The amount of suspended particulate matter available for analysis depends on the ambient concentration, the flowrate of air through the substrate, the sampling duration, and the fraction of the sample presented for analysis. Cooper provides a useful tabulation of typical concentrations and ranges of urban aerosol elemental concentrations; it would be helpful to update this summary, expand it to certain chemical compounds, and stratify it by site types urban, rural, etc. The expected amounts available for analysis should be a factor of ten or more above the lower quantifiable concentrations of the analytical method.

Intermethod comparisons are better for evaluating accuracy since interlaboratory analyses using the same method will exhibit the same types of biases. Urban Particulate Matter Standard Reference Material Greenberg, provides a means for initial and routine verification of accuracy. The concentrations of additional chemical components in this standard need to be quantified and their constancy with time assessed. NBS 16A8 was collected in St. Louis and is representative of the eastern city aerosol matrix. Other aerosol standards from a variety of locations would be helpful for the evaluation of analytical bias.

The data from replicate analysis should be used to define the precision of each value measured. The desirable criteria are: 1. The method should measure a number of components in a single analysis. The analysis should be non-destructive. The analysis should be cost-effective. Many analysis techniques are capable of measuring more than one chemical component of interest with adequate precision, accuracy and sensitivity. Not only do these methods save the cost of many individual analyses, they minimize the amount of sample required. A non-destructive method is preferred since the sample can be made available for other analyses to verify the non-destructive results or to complement them with the measurement of additional chemical components.

Given the choice of analytical methods meeting the necessary and desirable criteria, the least expensive analysis per sample should be chosen. This choice may vary with the number of samples to be processed. A complete review of all methods applied in the past with a view toward their use for receptor modeling does not exist, and its production would be a useful contribution to the state-of-the-art.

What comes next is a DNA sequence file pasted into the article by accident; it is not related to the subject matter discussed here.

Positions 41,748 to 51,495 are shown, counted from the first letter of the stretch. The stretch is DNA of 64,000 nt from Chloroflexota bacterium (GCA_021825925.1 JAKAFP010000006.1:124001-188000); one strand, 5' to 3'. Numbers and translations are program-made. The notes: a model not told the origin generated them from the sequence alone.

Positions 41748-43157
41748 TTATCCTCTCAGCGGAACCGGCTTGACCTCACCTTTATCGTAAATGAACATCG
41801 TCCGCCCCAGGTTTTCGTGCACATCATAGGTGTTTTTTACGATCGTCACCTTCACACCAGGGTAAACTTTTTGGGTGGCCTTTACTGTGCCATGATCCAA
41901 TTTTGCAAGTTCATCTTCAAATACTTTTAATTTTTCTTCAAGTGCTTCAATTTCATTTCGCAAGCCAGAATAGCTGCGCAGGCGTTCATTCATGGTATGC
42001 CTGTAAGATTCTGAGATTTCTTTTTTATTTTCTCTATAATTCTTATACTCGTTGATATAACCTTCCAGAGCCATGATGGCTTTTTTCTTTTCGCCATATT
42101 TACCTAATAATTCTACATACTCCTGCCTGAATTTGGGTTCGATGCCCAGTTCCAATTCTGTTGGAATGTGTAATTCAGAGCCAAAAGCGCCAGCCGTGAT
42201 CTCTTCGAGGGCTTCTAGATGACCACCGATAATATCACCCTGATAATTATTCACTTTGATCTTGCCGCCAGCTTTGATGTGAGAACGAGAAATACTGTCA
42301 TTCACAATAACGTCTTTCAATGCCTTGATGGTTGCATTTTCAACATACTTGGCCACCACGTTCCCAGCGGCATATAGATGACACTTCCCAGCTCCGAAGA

Several analytical tools have been found to meet the stated criteria, or are in the development stages of trying to meet them, and are being used to supply the input measurements for receptor models. One means of classifying available and useful analysis procedures for source and receptor studies consists of the following categories: 1. Elements with atomic number greater than Carbon 3.

Ions 4.

Source Apportionment of PM2.5 Using a CMB Model for a Centrally Located Indian City

Organic Compounds 5. Inorganic Compounds 6. Physical and Optical Properties Several specific methods belonging to each category and the extent to which they meet the stated criteria are discussed here because of their widespread acceptance and use in the field of receptor modeling. Analytical methods not mentioned here should not be dismissed; they are also potentially useful. As the extent to which they meet the necessary and desirable criteria becomes known, their use for obtaining receptor model input data will increase accordingly. Elements X-ray emission spectroscopy Giaque et al.

More aerosol samples, numbering in the hundreds of thousands, have been analyzed by this method than by any other. In typical urban samples from 10 to 20 elements are routinely measured. Biases exist due to the attenuation of light element e.

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HIVOL samples on fibrous filters are inappropriate for this method because a portion of the aerosol penetrates beyond the filter surface and is collected within the volume of the filter material; the x-rays emitted by these particles are partially absorbed by the filter material. Spectral interferences of one element x-ray with another must be accounted for in the data reduction, but this is usually handled by the computer based spectrum processing routine Bonner et al, Interlaboratory and intermethod comparisons Camp et al.

Instrumental neutron activation analysis Zoller et al. It equals or surpasses x-ray emission in sensitivity for many elements and allows the quantification of a number of rare-earth elements not detectable by other methods.

Receptor Modeling for Air Quality Management (Data Handling in Science and Technology) Receptor Modeling for Air Quality Management (Data Handling in Science and Technology)
Receptor Modeling for Air Quality Management (Data Handling in Science and Technology) Receptor Modeling for Air Quality Management (Data Handling in Science and Technology)
Receptor Modeling for Air Quality Management (Data Handling in Science and Technology) Receptor Modeling for Air Quality Management (Data Handling in Science and Technology)
Receptor Modeling for Air Quality Management (Data Handling in Science and Technology) Receptor Modeling for Air Quality Management (Data Handling in Science and Technology)
Receptor Modeling for Air Quality Management (Data Handling in Science and Technology) Receptor Modeling for Air Quality Management (Data Handling in Science and Technology)
Receptor Modeling for Air Quality Management (Data Handling in Science and Technology) Receptor Modeling for Air Quality Management (Data Handling in Science and Technology)